Kaiser Wilhelm

Honestly, Seth, whenever I take some time out to think about it I can’t remotely understand why I would even want silver to appreciate in value, especially by some of those ridiculously grandiose amounts, or for that matter, at all. I certainly don’t have in my possession anywhere remotely near the size of a silver horde that would make me a rich man if silver rose even very substantially in price; in the bigger picture especially it would still be an admittedly quite laughable sum. On the other hand what I do want to continue with is expanding my collection,… Read more »

Last edited 3 months ago by Kaiser Wilhelm
Seth Riesling

Congrats on the sobriety Kaiser! I don’t drink beer, because my first one was in 1976 in Germany and a Dunkel at that! A man on our NSA base took me to my first hockey game & to lunch at a nearby Gasthaus und Biergarten & I excused myself to the WC & asked if he would order me a Cola, since I was thirsty for sugar, when the waitress came around to take our order. When I came back there was a tall glass of Cola, warm as is the custom there, & I gulped a big portion &… Read more »

Kaiser Wilhelm

Thank you so very much for the kind words in regard to the my sobriety, Seth; I’ve now been sober ten years longer than I drank, and I am continuously amazed at how the benefits of sobriety just keep piling up! I loved your story of the fake coffee aka Dunkel Bier, and I have to say that whether you see it the same way or not I think that disliking that particular beverage was a stroke of good fortune for you, as I liked everything in that category and the rest of the story developed as some rather less… Read more »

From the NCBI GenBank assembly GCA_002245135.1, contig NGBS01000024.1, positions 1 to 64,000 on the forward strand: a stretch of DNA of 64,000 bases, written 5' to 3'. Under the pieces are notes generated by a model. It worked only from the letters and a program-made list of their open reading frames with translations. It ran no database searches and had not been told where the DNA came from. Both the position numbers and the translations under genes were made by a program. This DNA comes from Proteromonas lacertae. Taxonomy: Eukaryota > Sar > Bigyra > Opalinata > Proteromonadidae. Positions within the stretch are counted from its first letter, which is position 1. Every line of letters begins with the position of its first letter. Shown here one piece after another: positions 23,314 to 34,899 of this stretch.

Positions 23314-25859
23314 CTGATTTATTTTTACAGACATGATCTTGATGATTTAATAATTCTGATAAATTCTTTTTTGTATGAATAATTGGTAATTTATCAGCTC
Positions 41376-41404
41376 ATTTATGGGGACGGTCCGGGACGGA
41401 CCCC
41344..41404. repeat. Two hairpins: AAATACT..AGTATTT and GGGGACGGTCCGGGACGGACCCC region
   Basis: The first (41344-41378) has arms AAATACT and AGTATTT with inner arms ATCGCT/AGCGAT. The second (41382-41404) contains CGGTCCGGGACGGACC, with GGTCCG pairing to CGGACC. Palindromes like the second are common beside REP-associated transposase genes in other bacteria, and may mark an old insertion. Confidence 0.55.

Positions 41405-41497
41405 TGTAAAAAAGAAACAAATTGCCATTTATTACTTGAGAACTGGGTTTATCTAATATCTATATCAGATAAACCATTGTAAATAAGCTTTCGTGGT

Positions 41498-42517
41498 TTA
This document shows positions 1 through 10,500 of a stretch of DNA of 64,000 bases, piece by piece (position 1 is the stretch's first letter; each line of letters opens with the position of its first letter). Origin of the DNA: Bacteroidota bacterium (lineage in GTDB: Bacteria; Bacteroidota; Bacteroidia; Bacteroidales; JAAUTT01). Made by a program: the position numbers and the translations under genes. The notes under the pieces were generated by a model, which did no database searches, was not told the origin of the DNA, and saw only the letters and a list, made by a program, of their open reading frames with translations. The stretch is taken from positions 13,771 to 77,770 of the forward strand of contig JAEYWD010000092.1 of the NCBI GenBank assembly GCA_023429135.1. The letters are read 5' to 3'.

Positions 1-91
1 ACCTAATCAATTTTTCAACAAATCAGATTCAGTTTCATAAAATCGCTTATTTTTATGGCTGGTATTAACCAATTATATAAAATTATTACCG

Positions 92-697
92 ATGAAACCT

Last edited 3 months ago by Kaiser Wilhelm
Kaiser Wilhelm

I neglected to mention, Seth, that I am as addicted to coin collecting as you are. The good thing about this addiction is that you’re a lot less likely to end up living on the street, face down in the gutter because of it. That is, unless you spend every cent you have on it and find yourself living on the street, face down in the gutter.

Last edited 3 months ago by Kaiser Wilhelm
Seth Riesling

I love your quote from J.R.R. Tolkien!…as he was an amazing man & a most accomplished linguist & author & scholar, among other accolades. I had not seen that quote since my Tolkien senior seminar class the last year of my studies at the University of Texas.
Best regards,


Kaiser Wilhelm

I’m glad you found some old joy in a new contribution, so to speak, Seth. While one might believe that sort of idea to be obvious, it usually takes a very special individual to bring a thought like that to the forefront of the human consciousness. The use of words is easy, the elevation of them to universal pertinence not so much.


We can always find something that might support our position.
What is the “fair” price of silver? If you take an 1804 silver dollar perhaps over $1 million per oz. If you take the proof 2021 silver $ perhaps over $70 per oz. Silver will go up and down but the mint likely will not lower their prices for silver coins. Prediction we will look back and say: “would have, could have, should have;” Either bought or sold silver on 10/10/2021.

Kaiser Wilhelm


That’s a really good way of putting it; it isn’t the silver in the coin that matters anywhere near as much as the coin with the silver in it. Numismatics forever!